Before we try a different machine using a credit card. And then success. [whispers] Seriously? [laughs] But we’re not so lucky at this ChargePoint location. Come on. No, nothing. The app won’t start the charging session. It is not going. Marianne Abella and her family
know all about charging challenges. They experienced them while taking their week-old Nissan Leaf on its first road trip. So we were really excited. My daughter was very excited to sleep in a tent for the first time ever. Still new to the world of EVs,
she and her husband Google a route that includes fast chargers. We thought, “Okay, there’s one, there’s one, there’s one. And what could go wrong?” [Charlsie] Like most EV drivers, they typically charge at home with a level two charger. It’s cheap, but takes hours.
On the go, level three, or fast charging, will top you up quickly. -Problem is… -The fast charger was disabled. [Charlsie] They can’t find one that’s working. We try to connect our vehicle to it, and there’s an error message. [Charlsie] After four stops, they’re desperate for a charge
and make a tough call at a slow charger. So I said to my husband, we’re going to have to sleep in the car because it’s going to take seven hours to charge it. [Charlsie] Marianne and her daughter head to a hotel.
It took us all day trying to find a charger and then finally giving up on a night of camping to stay in a hotel room, you know, the kind of hotel where people either live there or can, you know, pay by the hour. I can’t imagine with a young daughter
That this is, like, an ideal situation. Yeah, it really wasn’t, and so… it was clear that we weren’t going to get anywhere. [Charlsie] Back with our charging test. This Ivy machine works. Charging. Okay. This Petro Canada station looks promising, too.
But it gives out before the session actually starts. We share our results with George Iny of the Automobile Protection Association. If you’re deploying electric charging infrastructure, it should be to match the convenience and ease… Okay. …of the gasoline -“charging” infrastructure. -Sure.
Overall, we visit 12 locations. At seven, we have challenges with charging, including two locations where we can’t charge. You should be very far away from finding any failures. -Okay. -I mean, we expect, you know, if you’re placing a cell phone call or filling up with gasoline,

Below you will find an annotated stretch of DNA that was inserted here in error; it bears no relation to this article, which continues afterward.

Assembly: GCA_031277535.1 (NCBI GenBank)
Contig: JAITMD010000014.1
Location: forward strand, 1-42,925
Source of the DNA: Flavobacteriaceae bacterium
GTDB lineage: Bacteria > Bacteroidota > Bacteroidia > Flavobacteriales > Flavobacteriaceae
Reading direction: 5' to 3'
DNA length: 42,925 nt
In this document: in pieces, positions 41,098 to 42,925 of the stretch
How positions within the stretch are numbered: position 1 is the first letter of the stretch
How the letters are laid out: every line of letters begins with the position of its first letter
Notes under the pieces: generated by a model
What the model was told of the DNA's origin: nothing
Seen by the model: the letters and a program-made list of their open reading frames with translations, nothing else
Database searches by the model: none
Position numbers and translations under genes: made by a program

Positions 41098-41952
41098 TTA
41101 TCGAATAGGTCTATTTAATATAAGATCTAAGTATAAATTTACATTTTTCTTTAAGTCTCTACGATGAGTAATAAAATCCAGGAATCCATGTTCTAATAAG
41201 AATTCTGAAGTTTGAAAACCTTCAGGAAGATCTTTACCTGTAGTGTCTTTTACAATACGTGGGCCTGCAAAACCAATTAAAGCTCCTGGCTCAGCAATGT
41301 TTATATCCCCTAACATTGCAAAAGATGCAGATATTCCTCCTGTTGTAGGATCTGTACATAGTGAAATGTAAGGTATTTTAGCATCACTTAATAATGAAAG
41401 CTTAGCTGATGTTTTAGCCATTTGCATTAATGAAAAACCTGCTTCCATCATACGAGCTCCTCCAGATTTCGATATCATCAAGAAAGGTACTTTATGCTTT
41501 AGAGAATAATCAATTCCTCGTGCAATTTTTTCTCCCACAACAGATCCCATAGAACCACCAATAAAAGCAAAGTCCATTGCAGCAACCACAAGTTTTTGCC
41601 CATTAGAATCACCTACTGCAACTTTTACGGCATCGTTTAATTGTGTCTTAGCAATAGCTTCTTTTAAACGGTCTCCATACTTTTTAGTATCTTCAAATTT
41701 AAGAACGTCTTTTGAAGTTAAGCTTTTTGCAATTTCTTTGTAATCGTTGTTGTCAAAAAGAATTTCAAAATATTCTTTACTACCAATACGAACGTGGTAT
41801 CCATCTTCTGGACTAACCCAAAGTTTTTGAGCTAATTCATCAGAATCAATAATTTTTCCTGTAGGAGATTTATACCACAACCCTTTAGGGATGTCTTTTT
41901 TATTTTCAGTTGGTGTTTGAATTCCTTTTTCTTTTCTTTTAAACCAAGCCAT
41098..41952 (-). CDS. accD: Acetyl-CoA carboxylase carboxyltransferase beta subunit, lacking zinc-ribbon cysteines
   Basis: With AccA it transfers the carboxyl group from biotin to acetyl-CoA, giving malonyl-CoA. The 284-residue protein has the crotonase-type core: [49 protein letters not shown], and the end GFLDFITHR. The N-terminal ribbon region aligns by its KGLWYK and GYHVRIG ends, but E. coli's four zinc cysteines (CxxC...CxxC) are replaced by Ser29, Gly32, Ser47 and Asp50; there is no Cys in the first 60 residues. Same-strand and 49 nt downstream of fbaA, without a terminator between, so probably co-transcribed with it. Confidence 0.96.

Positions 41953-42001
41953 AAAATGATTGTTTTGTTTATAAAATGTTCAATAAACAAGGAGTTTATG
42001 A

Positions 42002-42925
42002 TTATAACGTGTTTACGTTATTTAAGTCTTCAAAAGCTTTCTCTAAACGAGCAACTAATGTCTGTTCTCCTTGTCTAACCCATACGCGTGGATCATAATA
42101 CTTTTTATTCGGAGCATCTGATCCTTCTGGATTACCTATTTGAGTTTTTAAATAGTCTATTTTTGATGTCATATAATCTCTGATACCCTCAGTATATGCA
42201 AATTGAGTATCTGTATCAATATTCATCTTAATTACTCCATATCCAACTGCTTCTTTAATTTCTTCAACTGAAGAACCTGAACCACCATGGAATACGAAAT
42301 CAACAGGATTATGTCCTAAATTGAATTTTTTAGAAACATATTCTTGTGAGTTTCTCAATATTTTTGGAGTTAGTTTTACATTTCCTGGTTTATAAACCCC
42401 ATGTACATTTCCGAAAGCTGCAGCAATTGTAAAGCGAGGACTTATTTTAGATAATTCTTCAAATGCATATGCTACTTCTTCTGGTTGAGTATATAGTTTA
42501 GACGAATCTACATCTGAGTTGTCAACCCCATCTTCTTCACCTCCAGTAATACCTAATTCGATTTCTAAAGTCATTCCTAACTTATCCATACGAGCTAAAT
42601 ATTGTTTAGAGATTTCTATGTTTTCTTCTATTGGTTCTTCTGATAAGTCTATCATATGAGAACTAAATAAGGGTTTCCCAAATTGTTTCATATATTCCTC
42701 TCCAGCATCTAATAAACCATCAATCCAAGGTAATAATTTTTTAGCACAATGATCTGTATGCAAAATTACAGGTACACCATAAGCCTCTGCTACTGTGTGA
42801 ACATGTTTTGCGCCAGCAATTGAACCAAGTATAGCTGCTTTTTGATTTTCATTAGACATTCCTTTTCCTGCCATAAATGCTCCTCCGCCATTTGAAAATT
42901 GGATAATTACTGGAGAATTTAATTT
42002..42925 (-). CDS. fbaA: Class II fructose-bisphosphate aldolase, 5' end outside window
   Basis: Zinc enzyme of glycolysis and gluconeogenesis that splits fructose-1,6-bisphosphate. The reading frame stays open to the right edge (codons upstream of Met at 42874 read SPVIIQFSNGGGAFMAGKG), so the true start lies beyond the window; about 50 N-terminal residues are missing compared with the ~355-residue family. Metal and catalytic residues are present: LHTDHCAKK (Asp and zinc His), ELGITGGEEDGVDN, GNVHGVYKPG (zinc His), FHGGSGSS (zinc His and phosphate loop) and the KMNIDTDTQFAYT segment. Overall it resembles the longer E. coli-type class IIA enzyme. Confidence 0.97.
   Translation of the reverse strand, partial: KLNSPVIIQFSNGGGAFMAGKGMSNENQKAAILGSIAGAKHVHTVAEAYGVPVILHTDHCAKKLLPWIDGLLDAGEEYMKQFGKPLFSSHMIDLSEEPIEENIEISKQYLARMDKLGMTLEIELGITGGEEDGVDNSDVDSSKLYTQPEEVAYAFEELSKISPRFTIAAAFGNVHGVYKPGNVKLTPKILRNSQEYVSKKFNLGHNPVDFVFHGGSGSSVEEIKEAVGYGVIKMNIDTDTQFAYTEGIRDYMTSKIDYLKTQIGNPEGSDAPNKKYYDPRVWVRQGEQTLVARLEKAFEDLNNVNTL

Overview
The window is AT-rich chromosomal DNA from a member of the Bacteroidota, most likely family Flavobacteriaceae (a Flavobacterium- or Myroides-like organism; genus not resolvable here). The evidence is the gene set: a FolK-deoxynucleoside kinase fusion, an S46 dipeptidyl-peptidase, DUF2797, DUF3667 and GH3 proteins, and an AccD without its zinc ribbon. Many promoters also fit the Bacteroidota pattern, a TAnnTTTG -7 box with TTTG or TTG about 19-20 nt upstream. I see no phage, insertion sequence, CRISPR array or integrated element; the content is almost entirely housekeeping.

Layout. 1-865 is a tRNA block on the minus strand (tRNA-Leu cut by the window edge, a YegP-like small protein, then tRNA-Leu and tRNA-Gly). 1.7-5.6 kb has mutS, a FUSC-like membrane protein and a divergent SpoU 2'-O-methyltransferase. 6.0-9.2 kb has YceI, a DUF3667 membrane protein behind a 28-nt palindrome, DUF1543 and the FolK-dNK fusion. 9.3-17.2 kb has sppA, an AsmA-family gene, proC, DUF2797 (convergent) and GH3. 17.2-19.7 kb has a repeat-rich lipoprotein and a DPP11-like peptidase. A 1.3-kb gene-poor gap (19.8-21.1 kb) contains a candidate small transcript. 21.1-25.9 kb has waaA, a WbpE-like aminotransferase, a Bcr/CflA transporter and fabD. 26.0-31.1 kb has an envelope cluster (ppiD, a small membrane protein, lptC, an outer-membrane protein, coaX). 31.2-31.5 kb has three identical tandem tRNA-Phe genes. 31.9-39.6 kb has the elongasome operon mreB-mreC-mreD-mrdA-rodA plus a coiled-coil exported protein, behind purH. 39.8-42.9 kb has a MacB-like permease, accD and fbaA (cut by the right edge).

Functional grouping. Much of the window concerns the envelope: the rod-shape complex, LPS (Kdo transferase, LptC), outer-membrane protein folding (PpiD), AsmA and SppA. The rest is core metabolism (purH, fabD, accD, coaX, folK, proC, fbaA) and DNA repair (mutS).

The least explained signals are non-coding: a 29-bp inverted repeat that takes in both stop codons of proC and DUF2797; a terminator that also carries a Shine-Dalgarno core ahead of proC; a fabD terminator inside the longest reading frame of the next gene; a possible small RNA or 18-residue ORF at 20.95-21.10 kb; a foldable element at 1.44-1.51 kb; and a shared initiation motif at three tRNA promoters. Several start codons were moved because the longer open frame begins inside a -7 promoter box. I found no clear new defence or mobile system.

You expect, I don’t know, 99.9-plus reliability. [Charlsie] Now, when it comes to cost, prices are all over the map. Some say per minute, some say per hour, and the energy output can differ, too. But only one location we visit bills
by something called the kilowatt hour. That’s the charging equivalent of by the litre for gas powered cars. Experts and many EV drivers agree, saying this should be the standard across the board. It ensures you’re paying for the energy you get,
not the time it takes to charge. To get a better sense of what you’re paying for when you charge, we do a price check across the four companies to get a kilowatt hour comparison. So we’re going to charge this car for 20 minutes
And see how much charge we get when we’re done. We started our charge at 20 per cent battery. Let’s see where we get. We do the math for the locations we visit. At ChargePoint, it’s about $0.25 per kilowatt hour at Flo, $0.42.
At both Ivy and Petro Canada, it’s $0.50 per kilowatt hour. Our final bills range from $5.20 to $10.09. The brands don’t always set the prices, but you could be paying up to twice as much
for the same charge, depending on where you go. We share our findings with all four companies. ChargePoint says they have fixed some of the issues we’ve raised and independent owners set the prices. Flo adds it’s often the same at their stations, too,